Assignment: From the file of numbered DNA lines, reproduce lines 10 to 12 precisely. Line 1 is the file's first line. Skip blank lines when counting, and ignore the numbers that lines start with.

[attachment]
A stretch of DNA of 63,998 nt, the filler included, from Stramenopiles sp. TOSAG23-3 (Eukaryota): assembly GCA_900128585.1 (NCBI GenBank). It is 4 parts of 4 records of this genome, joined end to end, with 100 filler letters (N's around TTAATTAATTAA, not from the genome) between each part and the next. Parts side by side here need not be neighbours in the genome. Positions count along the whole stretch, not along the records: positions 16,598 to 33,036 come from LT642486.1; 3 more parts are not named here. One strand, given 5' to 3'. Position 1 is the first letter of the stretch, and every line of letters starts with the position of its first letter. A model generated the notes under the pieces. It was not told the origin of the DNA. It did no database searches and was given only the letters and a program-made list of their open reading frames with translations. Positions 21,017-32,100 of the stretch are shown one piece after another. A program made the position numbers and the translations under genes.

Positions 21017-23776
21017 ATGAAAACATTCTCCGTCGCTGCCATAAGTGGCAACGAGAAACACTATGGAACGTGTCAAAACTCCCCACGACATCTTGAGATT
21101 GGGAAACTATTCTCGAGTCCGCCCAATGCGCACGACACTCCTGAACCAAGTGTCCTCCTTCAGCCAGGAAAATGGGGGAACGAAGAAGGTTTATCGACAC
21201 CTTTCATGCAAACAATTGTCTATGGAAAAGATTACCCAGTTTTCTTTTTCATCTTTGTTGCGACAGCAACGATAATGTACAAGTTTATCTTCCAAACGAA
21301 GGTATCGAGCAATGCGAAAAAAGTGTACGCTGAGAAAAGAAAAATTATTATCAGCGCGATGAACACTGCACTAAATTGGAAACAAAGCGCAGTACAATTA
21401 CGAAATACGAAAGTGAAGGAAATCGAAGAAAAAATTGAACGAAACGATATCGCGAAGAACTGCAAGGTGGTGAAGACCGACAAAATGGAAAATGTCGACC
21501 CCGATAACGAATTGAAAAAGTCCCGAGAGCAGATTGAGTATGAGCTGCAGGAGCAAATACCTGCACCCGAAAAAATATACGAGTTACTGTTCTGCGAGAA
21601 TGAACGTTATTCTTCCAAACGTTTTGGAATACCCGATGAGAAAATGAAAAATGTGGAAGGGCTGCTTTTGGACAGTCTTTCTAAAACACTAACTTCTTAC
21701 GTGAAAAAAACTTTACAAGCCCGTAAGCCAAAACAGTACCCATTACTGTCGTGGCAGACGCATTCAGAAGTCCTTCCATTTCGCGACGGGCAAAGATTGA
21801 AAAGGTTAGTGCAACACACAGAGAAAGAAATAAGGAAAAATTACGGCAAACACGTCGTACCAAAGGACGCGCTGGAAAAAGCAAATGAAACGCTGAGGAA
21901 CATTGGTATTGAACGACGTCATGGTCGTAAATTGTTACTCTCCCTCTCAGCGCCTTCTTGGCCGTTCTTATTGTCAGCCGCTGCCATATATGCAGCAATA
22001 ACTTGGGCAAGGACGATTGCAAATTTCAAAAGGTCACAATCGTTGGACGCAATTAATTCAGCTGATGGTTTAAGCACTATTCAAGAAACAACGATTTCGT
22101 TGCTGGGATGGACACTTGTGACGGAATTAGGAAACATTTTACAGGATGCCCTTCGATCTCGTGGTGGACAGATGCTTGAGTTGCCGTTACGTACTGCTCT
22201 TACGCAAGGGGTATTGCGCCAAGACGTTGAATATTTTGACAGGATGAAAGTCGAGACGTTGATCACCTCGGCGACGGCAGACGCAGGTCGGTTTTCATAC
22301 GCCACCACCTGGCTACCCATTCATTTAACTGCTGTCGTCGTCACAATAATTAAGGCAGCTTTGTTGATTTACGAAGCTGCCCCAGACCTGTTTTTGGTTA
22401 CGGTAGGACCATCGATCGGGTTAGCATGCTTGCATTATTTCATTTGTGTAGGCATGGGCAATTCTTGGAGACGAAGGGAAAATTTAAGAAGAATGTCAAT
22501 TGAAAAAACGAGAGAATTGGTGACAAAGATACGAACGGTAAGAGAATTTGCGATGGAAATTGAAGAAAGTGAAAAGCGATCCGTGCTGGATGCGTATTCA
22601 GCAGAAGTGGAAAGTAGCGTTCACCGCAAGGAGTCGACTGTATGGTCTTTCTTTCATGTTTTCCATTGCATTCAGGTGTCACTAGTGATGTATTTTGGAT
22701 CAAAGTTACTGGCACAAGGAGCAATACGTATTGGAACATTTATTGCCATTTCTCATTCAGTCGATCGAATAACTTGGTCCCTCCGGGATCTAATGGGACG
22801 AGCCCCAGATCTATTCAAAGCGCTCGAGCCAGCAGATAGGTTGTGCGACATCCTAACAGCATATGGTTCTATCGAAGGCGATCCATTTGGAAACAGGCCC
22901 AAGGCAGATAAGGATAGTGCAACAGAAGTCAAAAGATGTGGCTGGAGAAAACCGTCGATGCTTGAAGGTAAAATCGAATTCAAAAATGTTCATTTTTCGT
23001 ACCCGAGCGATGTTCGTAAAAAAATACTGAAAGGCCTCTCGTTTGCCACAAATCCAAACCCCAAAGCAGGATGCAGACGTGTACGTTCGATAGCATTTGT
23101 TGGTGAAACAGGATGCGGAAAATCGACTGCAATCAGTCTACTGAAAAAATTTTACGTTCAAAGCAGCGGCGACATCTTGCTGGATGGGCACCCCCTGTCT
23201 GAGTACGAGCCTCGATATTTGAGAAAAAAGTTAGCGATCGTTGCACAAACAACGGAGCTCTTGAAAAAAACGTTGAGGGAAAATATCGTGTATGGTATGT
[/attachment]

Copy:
21701 GTGAAAAAAACTTTACAAGCCCGTAAGCCAAAACAGTACCCATTACTGTCGTGGCAGACGCATTCAGAAGTCCTTCCATTTCGCGACGGGCAAAGATTGA
21801 AAAGGTTAGTGCAACACACAGAGAAAGAAATAAGGAAAAATTACGGCAAACACGTCGTACCAAAGGACGCGCTGGAAAAAGCAAATGAAACGCTGAGGAA
21901 CATTGGTATTGAACGACGTCATGGTCGTAAATTGTTACTCTCCCTCTCAGCGCCTTCTTGGCCGTTCTTATTGTCAGCCGCTGCCATATATGCAGCAATA